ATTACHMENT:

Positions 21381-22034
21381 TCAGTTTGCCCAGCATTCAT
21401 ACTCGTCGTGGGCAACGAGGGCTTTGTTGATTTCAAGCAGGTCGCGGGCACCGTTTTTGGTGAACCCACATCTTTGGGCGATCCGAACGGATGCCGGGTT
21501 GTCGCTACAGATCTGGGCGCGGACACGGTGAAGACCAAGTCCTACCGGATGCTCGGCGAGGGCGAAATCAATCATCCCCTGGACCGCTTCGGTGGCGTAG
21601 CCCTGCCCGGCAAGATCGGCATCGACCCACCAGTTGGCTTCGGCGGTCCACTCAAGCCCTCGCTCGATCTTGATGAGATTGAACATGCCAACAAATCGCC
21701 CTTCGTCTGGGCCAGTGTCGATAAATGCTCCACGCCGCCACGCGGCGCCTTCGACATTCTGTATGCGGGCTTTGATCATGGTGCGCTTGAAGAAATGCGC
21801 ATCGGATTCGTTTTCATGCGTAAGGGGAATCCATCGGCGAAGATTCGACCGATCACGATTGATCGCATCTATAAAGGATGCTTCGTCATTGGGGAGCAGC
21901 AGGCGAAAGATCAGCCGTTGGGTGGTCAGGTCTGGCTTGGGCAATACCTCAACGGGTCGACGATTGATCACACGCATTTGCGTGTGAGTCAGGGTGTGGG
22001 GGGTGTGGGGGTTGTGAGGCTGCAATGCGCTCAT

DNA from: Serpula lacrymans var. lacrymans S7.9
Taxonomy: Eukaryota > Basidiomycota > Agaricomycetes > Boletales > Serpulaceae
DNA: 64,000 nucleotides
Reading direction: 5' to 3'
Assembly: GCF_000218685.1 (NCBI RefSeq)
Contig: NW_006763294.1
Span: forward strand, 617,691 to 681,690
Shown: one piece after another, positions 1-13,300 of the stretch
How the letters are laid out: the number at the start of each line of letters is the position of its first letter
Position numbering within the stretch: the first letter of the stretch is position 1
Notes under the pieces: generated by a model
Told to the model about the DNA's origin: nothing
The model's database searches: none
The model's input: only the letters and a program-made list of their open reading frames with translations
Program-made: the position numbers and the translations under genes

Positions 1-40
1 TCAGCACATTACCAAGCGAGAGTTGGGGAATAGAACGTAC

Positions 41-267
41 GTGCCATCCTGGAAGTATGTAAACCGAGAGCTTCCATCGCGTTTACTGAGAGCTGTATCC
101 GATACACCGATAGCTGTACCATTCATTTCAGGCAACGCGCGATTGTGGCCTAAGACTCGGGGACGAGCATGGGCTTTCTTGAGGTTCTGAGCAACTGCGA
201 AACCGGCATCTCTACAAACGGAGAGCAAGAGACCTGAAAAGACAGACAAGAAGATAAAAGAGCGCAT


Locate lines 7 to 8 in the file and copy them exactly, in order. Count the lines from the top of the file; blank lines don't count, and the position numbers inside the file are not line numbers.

21801 ATCGGATTCGTTTTCATGCGTAAGGGGAATCCATCGGCGAAGATTCGACCGATCACGATTGATCGCATCTATAAAGGATGCTTCGTCATTGGGGAGCAGC
21901 AGGCGAAAGATCAGCCGTTGGGTGGTCAGGTCTGGCTTGGGCAATACCTCAACGGGTCGACGATTGATCACACGCATTTGCGTGTGAGTCAGGGTGTGGG